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Physiotherapy and problem germs?


Physiotherapy has always done me good, and I would like to start it again.

Unfortunately, I am colonized with MRSA (currently only lungs and throat, the nasal and skin swab was negative).

Here in my area there are only 3 phsyiotherapists who are experts in CF. One of them does not treat MRSA patients at all, the others only do house calls, but they cover up completely on the stairs outside (green gown, surgical mask, shoe covers).

As you can imagine, I feel very uncomfortable about this with my neighbors; since I have moved and the landlords asked strange questions even so much that I have not been doing any physiotherapy at all for about a year.

I am not even supposed to touch the prescription, and the therapists have always scheduled me to be the last patient of the day.

I actually think that some of these precautionary measures are utterly exaggerated. What do you think -- which of them makes sense, which does not? I would like to forward your answer to the practice.

How do other physiotherapists deal with the problem?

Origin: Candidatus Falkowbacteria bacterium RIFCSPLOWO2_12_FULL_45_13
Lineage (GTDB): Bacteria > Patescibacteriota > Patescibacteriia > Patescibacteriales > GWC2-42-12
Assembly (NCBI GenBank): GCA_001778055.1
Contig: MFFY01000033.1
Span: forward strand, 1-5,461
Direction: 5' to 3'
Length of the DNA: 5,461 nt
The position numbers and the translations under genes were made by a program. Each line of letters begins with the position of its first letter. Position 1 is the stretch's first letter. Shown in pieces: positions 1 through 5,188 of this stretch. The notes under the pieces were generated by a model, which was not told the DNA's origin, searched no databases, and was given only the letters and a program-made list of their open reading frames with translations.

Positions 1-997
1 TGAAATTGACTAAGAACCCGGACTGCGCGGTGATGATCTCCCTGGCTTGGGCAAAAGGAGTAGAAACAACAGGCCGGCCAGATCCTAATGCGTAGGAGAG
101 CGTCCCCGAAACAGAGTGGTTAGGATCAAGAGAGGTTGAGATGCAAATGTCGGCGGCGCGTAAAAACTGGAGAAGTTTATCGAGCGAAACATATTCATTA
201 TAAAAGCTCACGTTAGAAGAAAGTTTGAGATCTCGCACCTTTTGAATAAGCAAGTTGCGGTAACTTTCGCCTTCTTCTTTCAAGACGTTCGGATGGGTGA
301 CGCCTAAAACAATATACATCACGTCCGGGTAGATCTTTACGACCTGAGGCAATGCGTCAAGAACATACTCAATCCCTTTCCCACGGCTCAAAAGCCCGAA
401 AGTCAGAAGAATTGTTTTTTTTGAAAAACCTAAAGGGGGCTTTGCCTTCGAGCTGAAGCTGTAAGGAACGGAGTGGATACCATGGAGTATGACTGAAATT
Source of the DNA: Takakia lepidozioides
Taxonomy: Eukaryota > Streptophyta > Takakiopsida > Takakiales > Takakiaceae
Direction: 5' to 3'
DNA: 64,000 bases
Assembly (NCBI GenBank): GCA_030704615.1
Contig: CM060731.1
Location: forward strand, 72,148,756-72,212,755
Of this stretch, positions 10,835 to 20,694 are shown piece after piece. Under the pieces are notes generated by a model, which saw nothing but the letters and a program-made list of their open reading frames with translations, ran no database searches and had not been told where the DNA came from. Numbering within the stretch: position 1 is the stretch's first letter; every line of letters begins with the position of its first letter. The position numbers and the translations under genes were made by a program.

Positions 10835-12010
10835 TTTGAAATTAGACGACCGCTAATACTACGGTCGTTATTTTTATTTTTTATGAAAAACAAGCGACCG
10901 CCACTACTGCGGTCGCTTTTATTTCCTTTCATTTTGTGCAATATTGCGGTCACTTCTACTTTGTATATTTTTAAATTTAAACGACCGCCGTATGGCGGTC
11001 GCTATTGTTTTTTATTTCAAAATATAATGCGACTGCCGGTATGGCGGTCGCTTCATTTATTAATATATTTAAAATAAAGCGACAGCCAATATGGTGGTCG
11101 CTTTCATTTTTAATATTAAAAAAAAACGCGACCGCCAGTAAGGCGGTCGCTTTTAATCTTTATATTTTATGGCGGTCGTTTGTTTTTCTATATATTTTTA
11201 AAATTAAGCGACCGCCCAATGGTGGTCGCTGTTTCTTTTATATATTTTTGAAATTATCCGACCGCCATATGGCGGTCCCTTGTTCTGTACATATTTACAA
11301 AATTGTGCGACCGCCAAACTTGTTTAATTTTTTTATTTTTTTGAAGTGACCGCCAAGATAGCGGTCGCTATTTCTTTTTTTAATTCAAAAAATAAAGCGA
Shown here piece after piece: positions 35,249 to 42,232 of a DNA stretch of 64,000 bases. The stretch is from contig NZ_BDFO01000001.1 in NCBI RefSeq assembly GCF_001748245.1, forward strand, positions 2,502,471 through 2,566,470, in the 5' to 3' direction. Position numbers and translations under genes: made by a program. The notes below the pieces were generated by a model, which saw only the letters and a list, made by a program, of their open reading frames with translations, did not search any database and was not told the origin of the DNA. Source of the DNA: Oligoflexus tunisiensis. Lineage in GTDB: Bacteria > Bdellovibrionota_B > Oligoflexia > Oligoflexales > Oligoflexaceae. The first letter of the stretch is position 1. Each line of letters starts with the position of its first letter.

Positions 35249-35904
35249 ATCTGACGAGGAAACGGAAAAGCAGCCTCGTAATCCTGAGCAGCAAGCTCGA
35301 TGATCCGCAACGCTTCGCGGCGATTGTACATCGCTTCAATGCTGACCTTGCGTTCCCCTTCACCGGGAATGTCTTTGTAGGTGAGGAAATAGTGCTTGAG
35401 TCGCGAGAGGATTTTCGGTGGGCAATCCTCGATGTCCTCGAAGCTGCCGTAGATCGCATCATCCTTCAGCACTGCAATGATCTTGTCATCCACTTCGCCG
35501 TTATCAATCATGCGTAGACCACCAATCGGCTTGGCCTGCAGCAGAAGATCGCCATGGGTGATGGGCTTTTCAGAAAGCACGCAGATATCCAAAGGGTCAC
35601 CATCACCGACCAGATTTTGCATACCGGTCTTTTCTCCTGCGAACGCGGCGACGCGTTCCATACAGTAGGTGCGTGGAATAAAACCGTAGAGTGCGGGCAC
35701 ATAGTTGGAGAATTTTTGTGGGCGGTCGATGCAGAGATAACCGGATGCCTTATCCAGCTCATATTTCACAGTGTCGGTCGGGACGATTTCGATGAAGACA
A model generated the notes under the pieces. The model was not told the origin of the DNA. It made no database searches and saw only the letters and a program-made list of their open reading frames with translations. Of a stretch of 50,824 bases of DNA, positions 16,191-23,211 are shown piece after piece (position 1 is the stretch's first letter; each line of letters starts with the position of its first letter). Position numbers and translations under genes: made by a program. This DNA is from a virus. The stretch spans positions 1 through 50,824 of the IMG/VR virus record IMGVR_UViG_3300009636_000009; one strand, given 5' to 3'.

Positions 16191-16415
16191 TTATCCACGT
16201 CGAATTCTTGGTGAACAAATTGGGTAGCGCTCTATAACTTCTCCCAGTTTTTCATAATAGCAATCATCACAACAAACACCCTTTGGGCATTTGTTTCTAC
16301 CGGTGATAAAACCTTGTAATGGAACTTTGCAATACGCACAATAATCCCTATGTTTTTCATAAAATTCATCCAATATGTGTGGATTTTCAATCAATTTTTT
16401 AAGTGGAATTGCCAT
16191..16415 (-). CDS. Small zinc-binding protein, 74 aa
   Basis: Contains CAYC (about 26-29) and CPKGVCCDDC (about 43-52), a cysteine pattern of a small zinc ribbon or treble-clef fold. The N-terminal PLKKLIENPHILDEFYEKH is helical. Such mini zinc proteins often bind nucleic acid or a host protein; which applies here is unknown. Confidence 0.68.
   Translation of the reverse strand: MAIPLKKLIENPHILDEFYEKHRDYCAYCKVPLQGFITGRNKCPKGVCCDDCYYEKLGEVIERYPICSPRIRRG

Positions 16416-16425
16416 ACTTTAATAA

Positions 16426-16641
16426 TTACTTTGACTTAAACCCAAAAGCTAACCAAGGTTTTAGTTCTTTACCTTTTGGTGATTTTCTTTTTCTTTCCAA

Dear questioner,

MRSA germs indeed have to be treated with special caution and care, particularly in physiotherapy. MRSA is located in the sputum and in the nasal secretion. These secretions are often mobilized and coughed up in great amounts during physiotherapy. Safety measures such as surgical mask, gloves, and gown are indispensable for physiotherapists when dealing with MRSA-colonized patients.

I am not aware of any hygiene regulations that require a therapist to change in front of the patient's home.

Patients colonized with MRSA are always treated at home. The house call should always be scheduled at the end of the day.

I do hope you will get the chance to get regular physical therapy (again).

All best,
Kathrin Könecke, physiotherapist